As a kid, when knife maker Dylan Grace wasn’t out under the sun on the Florida beaches, you probably could’ve found him obsessing over Indiana Jones and MacGyver. He was totally enamored with these fictional adventurers – and although all he had was a small red swiss army knife, he liked to imagine that, “with just a knife and a paper clip I could solve any problem.”
While Dylan didn’t end up raiding tombs for long lost treasures or fashioning machine guns out of rubber bands and gum, those early influences would go on to dictate the design and aesthetic of the knives he makes – especially the Tanto Punch Knife. This distinct and brutal piece made specifically for everyday carry didn’t just come out of nowhere though.
Despite all of the admiration he had for well made tools – it wasn’t until just last year that Dylan Grace decided to start making some himself. He told HiConsumption that he wasn’t trying to set out and start a business for himself – he already works as a pastor at a congregation in Orlando – he just couldn’t find the kind of knives he wanted to own on the market. So over Christmas this last year, he “spent about a month planning, learning, and buying the most basic Harbor Freight tools so that I could make the kind of knives I wanted to make. Then I just went for it.”
As it turned out, a whole lot of people share Dylan’s taste in knives. After showing some to close friends and starting an Instagram account, requests started pouring in.
As he told us in our interview, the look he goes for is something that, “already looks like it’s generations old but also modern and fresh in the design.” That aesthetic, and Dylan’s early influences, can be seen plainly in his Tanto Punch Knife design. When he talked to us about the design process for this particular knife, he said he wanted to make something “small enough that you could carry it with you every day…but also substantial enough that you could really do work with it.”. As result, the family man and pastor took a blade design traditionally seen in Japanese swords worn by samurai and shrunk its entire profile by adding a handle with a finger hold in it.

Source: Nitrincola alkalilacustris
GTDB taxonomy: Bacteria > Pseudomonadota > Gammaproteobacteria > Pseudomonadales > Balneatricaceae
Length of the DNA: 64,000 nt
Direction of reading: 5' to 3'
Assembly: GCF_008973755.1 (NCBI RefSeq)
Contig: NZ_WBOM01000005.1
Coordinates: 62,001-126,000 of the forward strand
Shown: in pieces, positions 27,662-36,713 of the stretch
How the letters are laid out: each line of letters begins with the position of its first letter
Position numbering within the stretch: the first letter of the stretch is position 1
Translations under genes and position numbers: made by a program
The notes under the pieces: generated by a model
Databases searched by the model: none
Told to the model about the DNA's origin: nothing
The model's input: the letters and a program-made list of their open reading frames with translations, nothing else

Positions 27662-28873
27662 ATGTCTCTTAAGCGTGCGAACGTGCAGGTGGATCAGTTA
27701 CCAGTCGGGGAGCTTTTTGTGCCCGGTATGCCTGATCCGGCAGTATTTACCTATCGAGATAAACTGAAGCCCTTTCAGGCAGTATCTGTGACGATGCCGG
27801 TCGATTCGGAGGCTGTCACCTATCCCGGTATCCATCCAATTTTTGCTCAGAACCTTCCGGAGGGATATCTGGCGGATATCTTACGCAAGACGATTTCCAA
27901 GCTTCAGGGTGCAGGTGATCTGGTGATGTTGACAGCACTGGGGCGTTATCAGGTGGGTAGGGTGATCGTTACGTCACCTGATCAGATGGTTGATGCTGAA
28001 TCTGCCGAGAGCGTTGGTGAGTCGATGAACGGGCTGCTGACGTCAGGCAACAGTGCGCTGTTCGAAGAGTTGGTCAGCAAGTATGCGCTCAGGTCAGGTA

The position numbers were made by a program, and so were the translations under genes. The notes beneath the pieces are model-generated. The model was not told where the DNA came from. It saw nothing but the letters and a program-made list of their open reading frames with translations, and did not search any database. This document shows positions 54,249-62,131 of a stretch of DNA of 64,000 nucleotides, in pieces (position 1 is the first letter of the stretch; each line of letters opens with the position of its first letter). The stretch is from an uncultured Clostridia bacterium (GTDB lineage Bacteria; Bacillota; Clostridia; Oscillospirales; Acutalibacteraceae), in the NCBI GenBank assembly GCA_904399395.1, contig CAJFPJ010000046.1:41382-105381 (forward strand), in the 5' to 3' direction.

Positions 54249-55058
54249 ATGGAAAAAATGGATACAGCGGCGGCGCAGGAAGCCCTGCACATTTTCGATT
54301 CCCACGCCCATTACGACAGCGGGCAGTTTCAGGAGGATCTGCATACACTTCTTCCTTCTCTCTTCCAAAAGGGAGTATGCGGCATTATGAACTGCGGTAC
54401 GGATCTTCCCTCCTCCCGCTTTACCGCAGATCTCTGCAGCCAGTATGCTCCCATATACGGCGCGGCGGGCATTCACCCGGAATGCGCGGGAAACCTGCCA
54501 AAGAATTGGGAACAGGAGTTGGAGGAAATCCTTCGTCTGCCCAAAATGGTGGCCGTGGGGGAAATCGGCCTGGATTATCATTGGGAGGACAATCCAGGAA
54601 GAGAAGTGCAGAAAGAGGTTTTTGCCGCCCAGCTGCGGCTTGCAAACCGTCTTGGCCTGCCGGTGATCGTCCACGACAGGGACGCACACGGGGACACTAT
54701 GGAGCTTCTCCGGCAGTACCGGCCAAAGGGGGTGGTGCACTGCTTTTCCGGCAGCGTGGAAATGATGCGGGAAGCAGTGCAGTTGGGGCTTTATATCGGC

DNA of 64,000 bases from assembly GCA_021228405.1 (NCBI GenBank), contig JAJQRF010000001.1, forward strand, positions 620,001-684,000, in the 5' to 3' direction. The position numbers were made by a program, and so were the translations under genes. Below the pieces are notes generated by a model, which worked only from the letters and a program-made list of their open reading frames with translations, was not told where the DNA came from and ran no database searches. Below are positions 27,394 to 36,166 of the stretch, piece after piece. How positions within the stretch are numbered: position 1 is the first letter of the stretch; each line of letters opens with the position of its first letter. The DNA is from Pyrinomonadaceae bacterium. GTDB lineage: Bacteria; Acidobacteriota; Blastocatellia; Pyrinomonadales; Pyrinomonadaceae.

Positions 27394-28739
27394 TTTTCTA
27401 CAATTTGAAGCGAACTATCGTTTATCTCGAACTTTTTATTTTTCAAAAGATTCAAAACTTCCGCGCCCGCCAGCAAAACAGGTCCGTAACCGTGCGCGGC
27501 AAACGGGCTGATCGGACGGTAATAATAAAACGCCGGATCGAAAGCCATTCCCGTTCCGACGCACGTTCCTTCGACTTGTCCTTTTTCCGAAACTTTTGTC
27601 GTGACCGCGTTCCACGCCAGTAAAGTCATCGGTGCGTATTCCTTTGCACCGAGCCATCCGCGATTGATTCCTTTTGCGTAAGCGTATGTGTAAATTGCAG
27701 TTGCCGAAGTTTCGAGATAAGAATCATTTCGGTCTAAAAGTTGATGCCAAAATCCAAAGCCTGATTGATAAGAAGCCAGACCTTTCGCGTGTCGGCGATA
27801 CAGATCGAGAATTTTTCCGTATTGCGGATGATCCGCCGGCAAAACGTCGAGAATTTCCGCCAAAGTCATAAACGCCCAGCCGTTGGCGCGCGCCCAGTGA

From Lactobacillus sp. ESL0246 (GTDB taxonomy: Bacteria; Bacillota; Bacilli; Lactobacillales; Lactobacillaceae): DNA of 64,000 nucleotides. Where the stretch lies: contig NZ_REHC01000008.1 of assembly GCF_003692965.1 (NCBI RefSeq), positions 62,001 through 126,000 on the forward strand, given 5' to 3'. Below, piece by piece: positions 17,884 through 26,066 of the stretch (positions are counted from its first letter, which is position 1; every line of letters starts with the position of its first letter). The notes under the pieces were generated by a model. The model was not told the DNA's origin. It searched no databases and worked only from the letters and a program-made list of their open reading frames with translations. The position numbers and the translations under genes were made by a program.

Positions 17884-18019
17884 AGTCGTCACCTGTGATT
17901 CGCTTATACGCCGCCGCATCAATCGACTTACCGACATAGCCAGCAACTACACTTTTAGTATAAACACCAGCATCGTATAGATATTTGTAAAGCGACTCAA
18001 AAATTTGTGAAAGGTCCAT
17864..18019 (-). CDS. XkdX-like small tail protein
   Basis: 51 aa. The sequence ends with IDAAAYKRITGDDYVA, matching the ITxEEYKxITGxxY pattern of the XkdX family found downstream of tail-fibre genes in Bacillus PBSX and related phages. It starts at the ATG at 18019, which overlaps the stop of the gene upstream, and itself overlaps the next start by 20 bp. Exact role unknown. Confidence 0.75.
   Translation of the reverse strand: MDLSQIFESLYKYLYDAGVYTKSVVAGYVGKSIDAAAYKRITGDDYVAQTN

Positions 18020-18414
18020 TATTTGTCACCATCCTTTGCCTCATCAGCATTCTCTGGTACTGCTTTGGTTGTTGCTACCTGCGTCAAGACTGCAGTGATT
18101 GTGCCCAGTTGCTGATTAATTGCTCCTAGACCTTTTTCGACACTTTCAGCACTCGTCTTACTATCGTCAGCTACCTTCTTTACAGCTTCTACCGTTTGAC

This knife, like most all he makes, was made from quarter inch thick 01 tool steel. Dylan prefers this type of steel because of how long the high carbon percentage material will hold an edge. This particular steel does come with drawbacks – if not maintained it can rust more easily than other materials, but it gives him the ability to force an aged patina look that makes these stand out. Plus – all it takes to get rust off of your knife is some steel wool and good oiling.
For the handles on the Tanto Punch knives, Dylan has sourced wood everywhere from the hardwood floors of historic homes in East Nashville to purple heart wood from the deck of sailing ships in San Diego. Each has a story, and each one is unique, just like these handmade blades. You can purchase this punch knife and others like it directly from Dylan for prices starting around $230. [Purchase]
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